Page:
re: Poland 1919 MI 36

Thanks, Guthrum and Nelson -- I am a research nut, and I enjoy and appreciate all and any info. I will check out those articles straightaway, as well.

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Author/Postings
patcoate

28 Sep 2015
12:57:48pm

Hello --- I'm new here and new to philately, but can someone please tell me why this stamp is so rare? I know someone here knows! Thank you -- Image Not FoundHappy

Like
Login to Like
this post
nl1947

28 Sep 2015
02:21:41pm

re: Poland 1919 MI 36

That particular one does not look so rare......

Image Not Found...Image Not Found

Like 
2 Members
like this post.
Login to Like.
patcoate

28 Sep 2015
02:39:59pm

re: Poland 1919 MI 36

Well, I mean the original, real stamp itself. I just posted a photo I found on eBay. But I've seen this stamp a lot, and wonder why it is so rare. Is there some historical significance I am missing?

Like
Login to Like
this post
Members Picture
Guthrum

28 Sep 2015
05:05:27pm

re: Poland 1919 MI 36

My catalogue has this stamp issued on January 10th 1919. That would be only nine weeks into the existence of the new republic independent of three years of German and Austro-Hungarian military occupation, but still at war with Russia. The new boundaries of Poland would be carved out of various outlying areas during 1919, causing dismay to both Germany and Russia (both of whom would remember that twenty years later).

In the midst of all this some form of postal service denoting the new nation had to be set up rapidly, and among the half-dozen or so original designs hastily put out, the "Warsaw Citizens' Post" used overprints on earlier issues of Germany and Austria-Hungary, created at Warsaw, Lublin, Krakow and other places. The wide variation in rarity (judging by comparative catalogue prices) suggests that some stamps were printed, distributed and used rather more efficiently than others.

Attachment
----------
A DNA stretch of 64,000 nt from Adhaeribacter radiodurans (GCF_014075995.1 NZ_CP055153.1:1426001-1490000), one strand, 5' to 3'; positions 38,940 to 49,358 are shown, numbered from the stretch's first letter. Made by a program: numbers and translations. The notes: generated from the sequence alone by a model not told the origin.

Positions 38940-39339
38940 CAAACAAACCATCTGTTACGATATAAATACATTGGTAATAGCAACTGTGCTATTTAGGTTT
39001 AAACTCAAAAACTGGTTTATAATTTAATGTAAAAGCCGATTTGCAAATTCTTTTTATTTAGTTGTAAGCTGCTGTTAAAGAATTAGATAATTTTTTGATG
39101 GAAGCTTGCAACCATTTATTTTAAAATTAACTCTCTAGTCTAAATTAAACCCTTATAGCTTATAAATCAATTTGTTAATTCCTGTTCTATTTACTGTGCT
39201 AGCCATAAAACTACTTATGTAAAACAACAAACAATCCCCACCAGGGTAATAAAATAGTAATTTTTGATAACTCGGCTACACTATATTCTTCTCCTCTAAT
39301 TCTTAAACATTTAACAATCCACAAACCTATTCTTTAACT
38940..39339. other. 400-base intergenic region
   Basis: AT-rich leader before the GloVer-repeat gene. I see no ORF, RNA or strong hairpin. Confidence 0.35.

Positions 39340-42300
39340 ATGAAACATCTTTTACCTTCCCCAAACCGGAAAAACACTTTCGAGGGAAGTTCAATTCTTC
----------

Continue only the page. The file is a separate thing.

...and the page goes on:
One might also speculate that in times of political upheaval it was prudent for those with money to invest in and squirrel away certain stamps as a hedge against possible inflation or other unforeseeable events. This certainly happened in World War Two.

All this might account (along with more obvious reasons such as small print runs) for some of these early Polish stamps becoming extremely expensive. Your 25 halerzy stamp is the second most 'valuable' in that set - there is a 10 korona stamp which was (in 1977) six times more expensive.

Although it is not difficult to research the political history of a stamp-issuing entity, it is seldom easy to link that to postal services, the issue of stamps, and the subsequent trajectory of any given set.

This is an 'off the top of my head' reply and I have made no attempt to research the matter more deeply than the notes in my Stanley Gibbons catalogue. There may be others who know more, or who can add to or correct anything I've said above.

Like 
2 Members
like this post.
Login to Like.
patcoate

28 Sep 2015
05:38:09pm

re: Poland 1919 MI 36

Wow; many thanks! That answers my question. I love this site and the discussion boards -- I am learning so much. Thanks again.

Like
Login to Like
this post
patcoate

28 Sep 2015
05:44:04pm

re: Poland 1919 MI 36

Bobby -- I have just gotten into philately, and have been trying to cram in a lot research. I saw one stamp auction in which one of these sold for $12,000, and another where it said it had a catalogue value of $7,500. I guess the attractive portrait, color and 'ray effect' design caught my eye initially. But, as I say, I am very new to this and was just curious.

Like
Login to Like
this post
nl1947